One of the most common requirements for golf enthusiasts is controlling their anxiety. As a competitive golfer myself, I’ve learned three quick and easy ways that have worked for me and me as well. There are still several other equally effective methods, but most of them need more time and effort. Essentially, the secret to a good anxiety control technique can achieve cognitive control of the thoughts that cause anxiety. And the three ways that I’ve listed below effectively achieve this and alleviate mild to moderate anxiety.
A major circumstance that a golfer gets into can cause him to feel anxious. That is okay because as Kristine Tye, MA, LMFT once said “Anxiety is often used as a tool to help you push yourself to your limit of achievement. The downside is that there are often negative meanings attached, such as not being good enough or not valuing rest.” Usual situations may include a player’s first tee, or a shot that he thinks should get in the hole, like knee-knocking three putts.
Smile And Take Deep Breaths
“Smiling is good for physical and mental health. It causes a cascade of supportive chemicals to fill the human body.” says Yocheved Golani, a life coach. Honestly, This is very easy to do, yet quite difficult to begin doing while you’re on the range. But if you take this technique to heart and do it while you’re feeling anxious, you’ll realize that these two moves do help relax your mind and body. Don’t give in to the frustration as it will only make matters worse, thus, making it harder to calm down. When you force yourself to start smiling, things will feel less tense. Breathing, well, that needs a little explanation.
The simple breaths will do, but deep breaths are more effective. Relax first so that your stomach is soft and can move through inhalation. As you do this, the lungs can fully expand and then you’ll be able to pull in a long, deep breath. So ironically, your abdominal muscles are tight while you’re breathing to relax.
Focus On The Short-Term Process Goals
One of the reasons for feeling anxious on the game is that we think too much about aiming for the hole, thinking too much about a specific outcome, like driving in the center of the fairway. Don’t get me wrong – it’s perfectly natural to desire this kind of outcome, although I think what you’re doing here is overemphasizing an outcome, which often leads to anxiety. This is what you call an outcome goal.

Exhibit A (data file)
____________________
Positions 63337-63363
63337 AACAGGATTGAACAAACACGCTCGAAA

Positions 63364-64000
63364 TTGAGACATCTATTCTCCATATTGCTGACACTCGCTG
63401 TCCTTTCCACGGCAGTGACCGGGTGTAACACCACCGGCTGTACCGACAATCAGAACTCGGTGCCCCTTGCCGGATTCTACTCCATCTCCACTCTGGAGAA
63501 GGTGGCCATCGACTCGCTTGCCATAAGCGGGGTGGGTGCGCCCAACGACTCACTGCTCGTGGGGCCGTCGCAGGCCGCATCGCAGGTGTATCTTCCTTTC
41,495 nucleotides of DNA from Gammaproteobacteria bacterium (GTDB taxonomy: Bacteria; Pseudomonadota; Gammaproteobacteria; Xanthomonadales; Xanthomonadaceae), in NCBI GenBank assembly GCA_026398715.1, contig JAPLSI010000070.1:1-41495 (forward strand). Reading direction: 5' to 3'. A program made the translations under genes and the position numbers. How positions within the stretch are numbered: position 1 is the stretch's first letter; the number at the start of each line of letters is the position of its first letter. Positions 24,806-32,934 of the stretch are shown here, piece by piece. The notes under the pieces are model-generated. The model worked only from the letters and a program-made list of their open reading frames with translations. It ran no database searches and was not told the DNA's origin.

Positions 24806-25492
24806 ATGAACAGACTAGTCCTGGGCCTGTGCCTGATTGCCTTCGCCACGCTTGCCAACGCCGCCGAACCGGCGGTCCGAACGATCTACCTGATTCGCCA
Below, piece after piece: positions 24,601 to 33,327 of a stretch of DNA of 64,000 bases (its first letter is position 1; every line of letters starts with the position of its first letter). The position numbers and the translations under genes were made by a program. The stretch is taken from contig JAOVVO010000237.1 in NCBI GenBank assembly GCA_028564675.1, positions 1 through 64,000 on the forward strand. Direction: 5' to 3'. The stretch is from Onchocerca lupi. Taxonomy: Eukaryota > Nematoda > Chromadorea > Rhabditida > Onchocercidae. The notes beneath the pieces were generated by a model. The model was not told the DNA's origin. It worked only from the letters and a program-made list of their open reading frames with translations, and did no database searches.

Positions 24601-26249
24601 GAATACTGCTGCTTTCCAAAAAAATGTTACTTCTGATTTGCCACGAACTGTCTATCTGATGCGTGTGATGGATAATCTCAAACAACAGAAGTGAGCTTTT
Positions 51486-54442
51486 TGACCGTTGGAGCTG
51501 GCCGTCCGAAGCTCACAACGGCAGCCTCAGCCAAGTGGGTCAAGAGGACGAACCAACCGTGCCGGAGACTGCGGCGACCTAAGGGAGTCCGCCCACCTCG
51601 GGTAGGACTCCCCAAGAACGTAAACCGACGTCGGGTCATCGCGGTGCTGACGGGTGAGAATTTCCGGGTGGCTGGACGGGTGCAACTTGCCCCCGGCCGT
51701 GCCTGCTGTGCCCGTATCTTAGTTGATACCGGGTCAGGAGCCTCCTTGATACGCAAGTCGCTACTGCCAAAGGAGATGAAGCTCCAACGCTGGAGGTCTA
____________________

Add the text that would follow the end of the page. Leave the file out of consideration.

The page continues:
Process goals, on the other hand, enable you to focus on a single part of the game process. When you focus on, ‘keeping your eye on the ball’ or ‘stay in the moment,’ you are focusing on a process goal, something that is easier to achieve and does not cause too much anxiety that you can’t handle. “People with a healthy self-esteem tend to view failure as an event. People with low self-esteem often view failure as fatal. This thought process pummels one’s self-esteem and overtime being a failure becomes their identity.” That is what counselor Monte Drenner used to say.
Let’s talk about an awesome process goal – one that experts refer to as the confidence drill. It’s a practice that involves invoking confident emotions whenever you need to. Try this when you have a bout of anxiety in the middle of a game. Simply pretend that you are the coolest, most self-confident golfer of all time. Imagine a situation wherein you are winning a very challenging game. Slowly, you begin to feel and act as if you were that confident golfer. Stay confident as you imagine hitting your balls without focusing on an expected outcome. Just stay in the moment. It does feel great. When you need to be self-reliant on the range again, or when you’re feeling anxious or hesitant, practice the confidence drill again. Be confident and take that shot.
Think About The Opponent
Most golf players make themselves anxious in competitive circumstances. A four-foot putt is one circumstance that makes them most anxious. Instead of concentrating on how they can do a great stroke, they are nervous about doing a stroke that would be to the opponent’s advantage. Of course, they’ll think of themselves as unskilled if they miss this shot. But why not concentrate on your opponent for a change? Try the technique called focus flip.
In the competition, there are difficult and easy shots. When the shot is easy, you want so much to get that shot but you are nevertheless anxious, and you feel that you are going to miss that putt. But think about it this way. Since the shot is quite easy, your opponent is surely nervous himself because he thinks you’re going to make that putt. That’s the focus flip, focusing on what the opponent might be thinking or feeling at that moment. Focus on their anxiety and project your anxiety on them. Get away from thinking about those butterflies in your stomach or the sweaty hands. Taking your mind off from your anxiety stops the negative thought patterns and eventually helps you relax and calm down. Then you can go on and do the confidence drill and get rid of that awful anxiety.
“The best progress happens when you apply what you’ve learned outside that setting, in your real life.” Alicia H. Clark, Psy.D. said. Remember that with a little imagination, or perhaps with a practice buddy, these easy techniques can be done on the golf course or at home. I bet you’ll be less anxious and more confident in your game like I was!